20 Differentiation is key Workshops Observation Lesson Co-teaching Confer, Observe, Debrief Study Group Action Research

21 Describe the students’ behavior when... After this lesson, can you describe how the outcomes matched your goals? How did you recognize the need to switch approaches? How did you figure that out? What challenges did you encounter in the lesson? How are you planning to go about this… Where are you going with this …

22 80% of the workweek: Engage in a dialogue between teachers, administrators, students and observations 10% of the workweek: Plan and prepare for training sessions 5% of the workweek: Provide observation lessons 5% of the workweek: Engage in professional book study

23  How do we ensure the coach’s time is used for maximum benefit?  What do you believe are the most important ways coaches spend their time?

24  Tell me about your purpose in/when …  Tell me about your lesson/focus of…  Describe the students’ behavior when...  After this lesson, can you describe how the outcomes matched your goals?  Were there any shifts in your instruction?  How did you figure that out?  What challenges did you encounter in the lesson?  How are you planning to go about this…  What are you planning for with the next lesson…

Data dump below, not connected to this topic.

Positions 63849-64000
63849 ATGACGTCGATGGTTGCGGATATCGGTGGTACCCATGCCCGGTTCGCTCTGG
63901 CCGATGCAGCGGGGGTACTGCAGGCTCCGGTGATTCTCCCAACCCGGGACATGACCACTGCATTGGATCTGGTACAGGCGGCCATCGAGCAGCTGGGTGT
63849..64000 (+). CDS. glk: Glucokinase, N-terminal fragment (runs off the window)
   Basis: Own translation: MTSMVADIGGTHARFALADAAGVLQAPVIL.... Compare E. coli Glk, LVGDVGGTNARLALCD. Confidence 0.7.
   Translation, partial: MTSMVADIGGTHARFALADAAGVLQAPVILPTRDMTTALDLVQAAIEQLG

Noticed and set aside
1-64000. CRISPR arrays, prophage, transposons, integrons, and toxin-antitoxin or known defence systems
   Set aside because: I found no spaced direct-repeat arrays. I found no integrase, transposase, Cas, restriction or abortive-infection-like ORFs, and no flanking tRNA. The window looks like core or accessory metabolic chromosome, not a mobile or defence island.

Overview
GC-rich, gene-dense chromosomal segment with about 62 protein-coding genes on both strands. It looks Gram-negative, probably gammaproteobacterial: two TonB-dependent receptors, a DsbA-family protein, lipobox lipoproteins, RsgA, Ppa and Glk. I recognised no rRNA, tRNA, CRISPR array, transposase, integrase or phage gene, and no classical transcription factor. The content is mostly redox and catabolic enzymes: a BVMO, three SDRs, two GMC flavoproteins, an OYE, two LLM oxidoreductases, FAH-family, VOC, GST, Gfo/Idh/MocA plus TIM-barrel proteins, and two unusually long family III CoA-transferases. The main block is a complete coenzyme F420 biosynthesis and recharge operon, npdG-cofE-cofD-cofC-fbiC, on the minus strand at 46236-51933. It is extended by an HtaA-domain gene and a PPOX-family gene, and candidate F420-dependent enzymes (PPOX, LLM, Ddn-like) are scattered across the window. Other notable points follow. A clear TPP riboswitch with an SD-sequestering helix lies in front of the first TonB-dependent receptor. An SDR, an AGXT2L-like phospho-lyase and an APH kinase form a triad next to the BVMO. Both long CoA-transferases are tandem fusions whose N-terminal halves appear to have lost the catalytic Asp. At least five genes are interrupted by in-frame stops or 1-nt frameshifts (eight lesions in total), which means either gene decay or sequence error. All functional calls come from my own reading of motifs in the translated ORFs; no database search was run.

25 Scenario 1: Coaching the Resistant Teacher: Instructional Coach: You are conferencing with your teacher and presenting data. Teacher: “These kids can’t…” “You know these kids are… (on free and reduced lunch, don’t care, don’t want to learn.)” If you were asked to address the above situation how might you respond?

26 Scenario 2: Selective Implementation Instructional Coach: You’re frustrated. The teacher you have been working with for a couple of weeks hasn’t even taken the core curriculum materials out of the boxes. Furthermore, you thought that you both were working toward a clear focused coaching goal, but how can you do that when every time you turn your back he/she is doing the exact same thing that you both agreed not to do anymore? Teacher: “I tried to use the core curriculum, but the kids did not like it.” “I know that we agreed to do that, but our kids need more vocabulary work.” How might you respond to a situation like this?